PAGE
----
Letter: It’s a jobs problem, not a spending problem
Jim Barber and I could go on for weeks with “dueling pens,” but there are other folks who want to write about their favorite subject, so this will be my last post on the debt-ceiling debacle.
If you read my letter and Mr. Barber’s reply, you see two very different approaches to a couple of the problems facing our Country right now. I believe the American worker has a right to form or join a union without governmental interference. Mr. Barber mocked union families when he said union jobs are not real jobs (“Jobs? UNION jobs!” - his words. By the way Jim, all caps is considered shouting - no need to raise your voice.)
He also dismissed my reference to the conclusion reached by the conservative American Enterprise Institute (hardly a bastion of liberalism) that a balanced budget amendment would restrict the government from instituting countercyclical measures when necessary. The current cycle is a loss of jobs, people not spending, and world markets in crisis.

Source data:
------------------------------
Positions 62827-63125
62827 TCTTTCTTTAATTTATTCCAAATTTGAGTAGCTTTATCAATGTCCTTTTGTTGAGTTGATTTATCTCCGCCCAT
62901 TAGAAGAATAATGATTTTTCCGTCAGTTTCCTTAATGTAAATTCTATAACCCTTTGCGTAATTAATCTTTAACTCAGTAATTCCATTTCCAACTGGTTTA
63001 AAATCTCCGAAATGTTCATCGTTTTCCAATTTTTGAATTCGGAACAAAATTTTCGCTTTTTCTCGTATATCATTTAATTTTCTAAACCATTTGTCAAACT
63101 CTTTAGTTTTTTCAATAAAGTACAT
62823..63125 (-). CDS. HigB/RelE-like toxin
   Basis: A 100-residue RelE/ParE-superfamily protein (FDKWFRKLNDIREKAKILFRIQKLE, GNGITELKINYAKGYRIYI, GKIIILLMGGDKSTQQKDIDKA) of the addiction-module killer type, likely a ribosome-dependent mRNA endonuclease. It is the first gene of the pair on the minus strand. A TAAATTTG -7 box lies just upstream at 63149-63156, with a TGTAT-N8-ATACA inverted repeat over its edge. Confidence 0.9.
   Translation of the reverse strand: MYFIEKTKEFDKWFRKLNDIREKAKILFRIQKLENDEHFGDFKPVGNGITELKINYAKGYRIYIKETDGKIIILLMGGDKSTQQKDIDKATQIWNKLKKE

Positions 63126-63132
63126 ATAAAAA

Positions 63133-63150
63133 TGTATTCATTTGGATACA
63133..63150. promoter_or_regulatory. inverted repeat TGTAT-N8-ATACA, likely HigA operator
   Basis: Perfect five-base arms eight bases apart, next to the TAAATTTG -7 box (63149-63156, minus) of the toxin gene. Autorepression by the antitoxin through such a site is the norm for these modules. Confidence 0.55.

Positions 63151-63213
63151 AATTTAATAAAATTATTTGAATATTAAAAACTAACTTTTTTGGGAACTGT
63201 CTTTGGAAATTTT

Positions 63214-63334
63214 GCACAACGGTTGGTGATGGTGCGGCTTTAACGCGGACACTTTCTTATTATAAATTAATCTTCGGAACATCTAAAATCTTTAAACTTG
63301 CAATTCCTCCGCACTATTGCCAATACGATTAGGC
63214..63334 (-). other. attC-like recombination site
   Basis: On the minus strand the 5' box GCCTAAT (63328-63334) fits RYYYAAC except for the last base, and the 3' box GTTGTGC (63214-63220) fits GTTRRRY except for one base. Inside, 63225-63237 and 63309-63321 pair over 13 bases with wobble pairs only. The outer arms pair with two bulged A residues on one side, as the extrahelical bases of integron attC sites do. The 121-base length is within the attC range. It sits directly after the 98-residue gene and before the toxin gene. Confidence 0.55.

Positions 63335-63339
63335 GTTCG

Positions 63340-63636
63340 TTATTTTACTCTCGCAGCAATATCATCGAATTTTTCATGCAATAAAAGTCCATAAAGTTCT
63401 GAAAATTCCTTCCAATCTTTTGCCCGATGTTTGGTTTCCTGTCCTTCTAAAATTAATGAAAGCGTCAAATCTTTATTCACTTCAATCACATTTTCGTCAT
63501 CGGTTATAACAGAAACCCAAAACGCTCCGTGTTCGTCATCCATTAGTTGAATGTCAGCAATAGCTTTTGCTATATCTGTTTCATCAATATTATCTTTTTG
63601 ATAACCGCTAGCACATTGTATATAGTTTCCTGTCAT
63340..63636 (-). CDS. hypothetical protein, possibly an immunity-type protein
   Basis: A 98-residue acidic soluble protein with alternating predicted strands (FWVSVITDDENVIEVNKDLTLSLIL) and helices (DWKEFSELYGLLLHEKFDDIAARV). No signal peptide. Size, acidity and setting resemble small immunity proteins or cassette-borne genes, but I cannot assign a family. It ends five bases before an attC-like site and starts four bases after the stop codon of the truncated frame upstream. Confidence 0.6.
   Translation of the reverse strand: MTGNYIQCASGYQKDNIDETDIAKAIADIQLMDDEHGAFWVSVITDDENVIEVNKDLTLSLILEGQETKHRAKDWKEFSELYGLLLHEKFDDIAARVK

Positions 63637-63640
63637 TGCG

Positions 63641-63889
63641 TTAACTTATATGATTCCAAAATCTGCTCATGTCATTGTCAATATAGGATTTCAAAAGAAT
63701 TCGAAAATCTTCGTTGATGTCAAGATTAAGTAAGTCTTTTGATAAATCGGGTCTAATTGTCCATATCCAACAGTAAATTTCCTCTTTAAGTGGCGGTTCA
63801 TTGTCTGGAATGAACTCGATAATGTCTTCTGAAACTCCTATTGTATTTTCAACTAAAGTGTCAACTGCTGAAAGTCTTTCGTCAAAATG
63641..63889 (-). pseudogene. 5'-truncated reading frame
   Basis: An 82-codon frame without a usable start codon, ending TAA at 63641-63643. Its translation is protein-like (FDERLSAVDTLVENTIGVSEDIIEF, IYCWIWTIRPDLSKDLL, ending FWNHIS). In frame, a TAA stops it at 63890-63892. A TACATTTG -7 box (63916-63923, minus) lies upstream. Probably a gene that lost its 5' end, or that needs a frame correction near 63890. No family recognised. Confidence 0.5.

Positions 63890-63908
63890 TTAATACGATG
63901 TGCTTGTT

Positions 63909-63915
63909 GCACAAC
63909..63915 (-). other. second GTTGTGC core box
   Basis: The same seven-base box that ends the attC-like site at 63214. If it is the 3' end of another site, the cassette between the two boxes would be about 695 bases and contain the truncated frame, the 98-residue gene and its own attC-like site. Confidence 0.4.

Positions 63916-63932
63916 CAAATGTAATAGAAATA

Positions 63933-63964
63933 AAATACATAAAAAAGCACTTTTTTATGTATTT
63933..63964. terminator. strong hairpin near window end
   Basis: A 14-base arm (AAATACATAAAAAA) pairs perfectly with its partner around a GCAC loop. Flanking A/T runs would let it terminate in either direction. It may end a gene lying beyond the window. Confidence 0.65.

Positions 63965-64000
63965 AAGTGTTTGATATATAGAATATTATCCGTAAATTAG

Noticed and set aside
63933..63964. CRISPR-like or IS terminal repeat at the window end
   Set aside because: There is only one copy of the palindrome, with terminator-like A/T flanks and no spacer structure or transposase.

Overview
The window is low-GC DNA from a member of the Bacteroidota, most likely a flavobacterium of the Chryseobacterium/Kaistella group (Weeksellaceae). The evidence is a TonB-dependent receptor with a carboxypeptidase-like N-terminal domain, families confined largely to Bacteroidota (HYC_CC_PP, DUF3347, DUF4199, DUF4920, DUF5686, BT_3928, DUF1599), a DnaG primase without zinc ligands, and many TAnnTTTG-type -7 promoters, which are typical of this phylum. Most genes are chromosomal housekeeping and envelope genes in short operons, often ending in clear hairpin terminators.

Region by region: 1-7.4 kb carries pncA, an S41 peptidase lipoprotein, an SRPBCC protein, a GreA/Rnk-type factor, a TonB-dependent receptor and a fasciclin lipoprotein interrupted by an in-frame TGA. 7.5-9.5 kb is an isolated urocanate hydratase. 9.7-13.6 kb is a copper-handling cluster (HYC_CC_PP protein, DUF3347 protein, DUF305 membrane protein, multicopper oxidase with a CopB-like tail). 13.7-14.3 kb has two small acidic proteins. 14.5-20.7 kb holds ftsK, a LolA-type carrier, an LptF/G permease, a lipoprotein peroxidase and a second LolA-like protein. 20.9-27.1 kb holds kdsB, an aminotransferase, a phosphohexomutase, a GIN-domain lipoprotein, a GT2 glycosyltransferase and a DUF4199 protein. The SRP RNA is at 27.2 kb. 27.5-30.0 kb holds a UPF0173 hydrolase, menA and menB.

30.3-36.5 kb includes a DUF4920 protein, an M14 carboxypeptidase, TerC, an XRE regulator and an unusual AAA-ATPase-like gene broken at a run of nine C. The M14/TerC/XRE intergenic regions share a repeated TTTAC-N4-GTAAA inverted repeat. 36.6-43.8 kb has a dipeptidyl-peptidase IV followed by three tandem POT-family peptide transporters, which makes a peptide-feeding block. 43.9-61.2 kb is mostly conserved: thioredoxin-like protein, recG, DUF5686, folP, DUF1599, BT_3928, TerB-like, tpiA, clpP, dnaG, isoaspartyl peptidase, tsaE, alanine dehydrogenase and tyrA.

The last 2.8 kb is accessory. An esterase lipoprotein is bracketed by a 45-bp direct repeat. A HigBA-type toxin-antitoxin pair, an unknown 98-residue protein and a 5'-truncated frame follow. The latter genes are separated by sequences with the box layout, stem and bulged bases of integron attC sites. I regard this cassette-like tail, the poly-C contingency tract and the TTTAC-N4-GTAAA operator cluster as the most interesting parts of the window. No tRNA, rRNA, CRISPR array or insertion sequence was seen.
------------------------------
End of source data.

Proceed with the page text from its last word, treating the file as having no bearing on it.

If we look at our economic problems as a spending problem we will keep cutting more and more, deepening the crisis by putting more people out of work. We must counter this current cycle. If you shift your focus and see this not as a spending problem but as a jobs problem then opportunities arise.
Look at the facts. We have machinery sitting idle. We have workers sitting idle. The government is able right now to borrow money at interest rates not seen since Dwight Eisenhower’s administration. We have our infrastructure badly needing repair.
Let’s create a jobs program and put hundreds of thousands of Americans back to work. That will solve our economic crisis. People will have money, will be able to buy goods and services, and even save a little. Let’s put America back on the right track with jobs, not with policies that deepen the current crisis.